EQUITABLE LIFE MEMBERS
EQUITABLE LIFE: PENROSE AND BEYOND
- ANATOMY OF A FRAUD
A paper by Dr. Michael Nassim
Last Updated: Wednesday, February 09, 2005 05:58 PM
|CONTENTS PAGE AND INTRODUCTION|
of “Equitable Life: Penrose and Beyond – anatomy of a fraud”
A paper by Dr Michael Nassim
The CONTENTS page allows readers to either download a .pdf version of the
report or to read the report as part of this website.
new sales drive was seriously affected by the 1973 oil crisis, which
caused a market crash followed by prolonged and severe inflation which led
into a sustained bull market. An unprecedented compensatory rise in
interest rates followed. Over its course, Appointed Actuary Barry
Sherlock and his deputy Roy Ranson used the estate as well as earnings to
fund bonus allocations and boost the Society’s competitive performance
year an un-guaranteed terminal bonus adjustment was introduced, and as
a matter of policy it became the dominant bonus form. Fatally,
the actuaries from then on repeatedly advised the Board that terminal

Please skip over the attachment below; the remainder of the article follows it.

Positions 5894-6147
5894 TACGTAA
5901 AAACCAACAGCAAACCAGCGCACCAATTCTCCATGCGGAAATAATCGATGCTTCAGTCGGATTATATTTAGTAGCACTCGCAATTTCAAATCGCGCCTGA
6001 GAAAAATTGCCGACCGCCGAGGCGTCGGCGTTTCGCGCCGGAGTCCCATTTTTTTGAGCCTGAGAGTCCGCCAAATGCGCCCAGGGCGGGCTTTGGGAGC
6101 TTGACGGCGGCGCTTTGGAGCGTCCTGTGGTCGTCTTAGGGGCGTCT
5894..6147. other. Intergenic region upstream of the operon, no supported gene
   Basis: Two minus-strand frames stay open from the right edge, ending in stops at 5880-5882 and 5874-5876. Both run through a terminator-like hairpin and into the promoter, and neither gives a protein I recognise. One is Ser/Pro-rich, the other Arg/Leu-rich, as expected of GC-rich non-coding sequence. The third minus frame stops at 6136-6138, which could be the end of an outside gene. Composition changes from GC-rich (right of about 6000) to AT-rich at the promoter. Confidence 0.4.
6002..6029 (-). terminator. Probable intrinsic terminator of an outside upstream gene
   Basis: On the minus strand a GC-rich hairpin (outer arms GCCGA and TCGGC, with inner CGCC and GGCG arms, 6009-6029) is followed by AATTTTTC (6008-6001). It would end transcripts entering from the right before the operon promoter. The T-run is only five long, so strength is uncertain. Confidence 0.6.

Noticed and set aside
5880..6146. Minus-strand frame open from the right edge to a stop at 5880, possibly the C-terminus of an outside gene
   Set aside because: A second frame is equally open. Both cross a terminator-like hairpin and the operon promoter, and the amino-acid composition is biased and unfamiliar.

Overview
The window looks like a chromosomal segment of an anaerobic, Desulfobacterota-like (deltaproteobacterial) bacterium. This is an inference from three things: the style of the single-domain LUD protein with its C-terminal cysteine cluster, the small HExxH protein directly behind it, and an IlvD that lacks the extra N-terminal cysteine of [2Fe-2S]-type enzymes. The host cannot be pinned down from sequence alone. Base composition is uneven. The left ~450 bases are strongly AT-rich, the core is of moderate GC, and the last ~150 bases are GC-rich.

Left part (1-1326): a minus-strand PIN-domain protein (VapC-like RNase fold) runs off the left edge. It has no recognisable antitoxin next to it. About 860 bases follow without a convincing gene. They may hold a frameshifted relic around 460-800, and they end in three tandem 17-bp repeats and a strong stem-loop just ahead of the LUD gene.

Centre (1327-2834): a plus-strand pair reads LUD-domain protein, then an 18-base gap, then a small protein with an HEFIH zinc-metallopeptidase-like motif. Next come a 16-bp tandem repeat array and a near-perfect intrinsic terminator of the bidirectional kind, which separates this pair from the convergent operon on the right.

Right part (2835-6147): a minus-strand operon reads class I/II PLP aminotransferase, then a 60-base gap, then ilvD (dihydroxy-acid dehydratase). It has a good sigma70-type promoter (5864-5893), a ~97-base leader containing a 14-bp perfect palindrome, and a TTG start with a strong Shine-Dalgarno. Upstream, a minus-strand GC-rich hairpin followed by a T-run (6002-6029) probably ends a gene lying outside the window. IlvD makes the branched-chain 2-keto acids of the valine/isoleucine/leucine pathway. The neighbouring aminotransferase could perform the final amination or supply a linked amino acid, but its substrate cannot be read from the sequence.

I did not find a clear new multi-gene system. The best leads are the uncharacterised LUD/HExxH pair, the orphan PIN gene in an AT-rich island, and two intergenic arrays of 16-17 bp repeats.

bonus was cheap to service because it did not require statutory reserving.
Since this could only be true if
the Society was prepared to renege on terminal bonus, it was a lethal seed
of bad faith.
1983 virtually all the estate was consumed, and the remaining funds were
all taken up by unconsolidated terminal bonus. The with-profits fund was
now a null fund. To support new solvency requirements under the 1982
Insurance Companies Act, all remaining capital appreciation was brought
onto the books. With no further reserves and interest rates falling,
senior management formulated a retrospective claw-back Differential Terminal
Bonus Policy (DTBP) to fund Guaranteed Interest Rate (GAR) annuities on
maturity. The DTBP was in
bad faith, and its non-disclosure was potentially, if not then actually,
· Having finally consumed all its 200 year’s accumulation of
traditional assets, the Society now moved into over-allocation of bonus to
current members so as to continue boosting its performance figures and
sales drive. But since the performance figures sprang from an
unrepeatable distribution of assets, the Society was thereafter trading on
a false basis.
In 1988 more flexible managed
pensions were due to be introduced, and the Society hoped fully to
discontinue its onerous GAR policies. The senior management team
(which included executive directors) elected to mix the new policies with
the old in what was now a with-liabilities fund, nominally in order to continue using the
unrepeatable performance figures.
There was, however, by any reasonable standard an absolute requirement to disclose the DTBP and inequities of
benefit and guarantee to the full Board at this fateful point - and to
minute the discussion. But equally, no competent non-executive director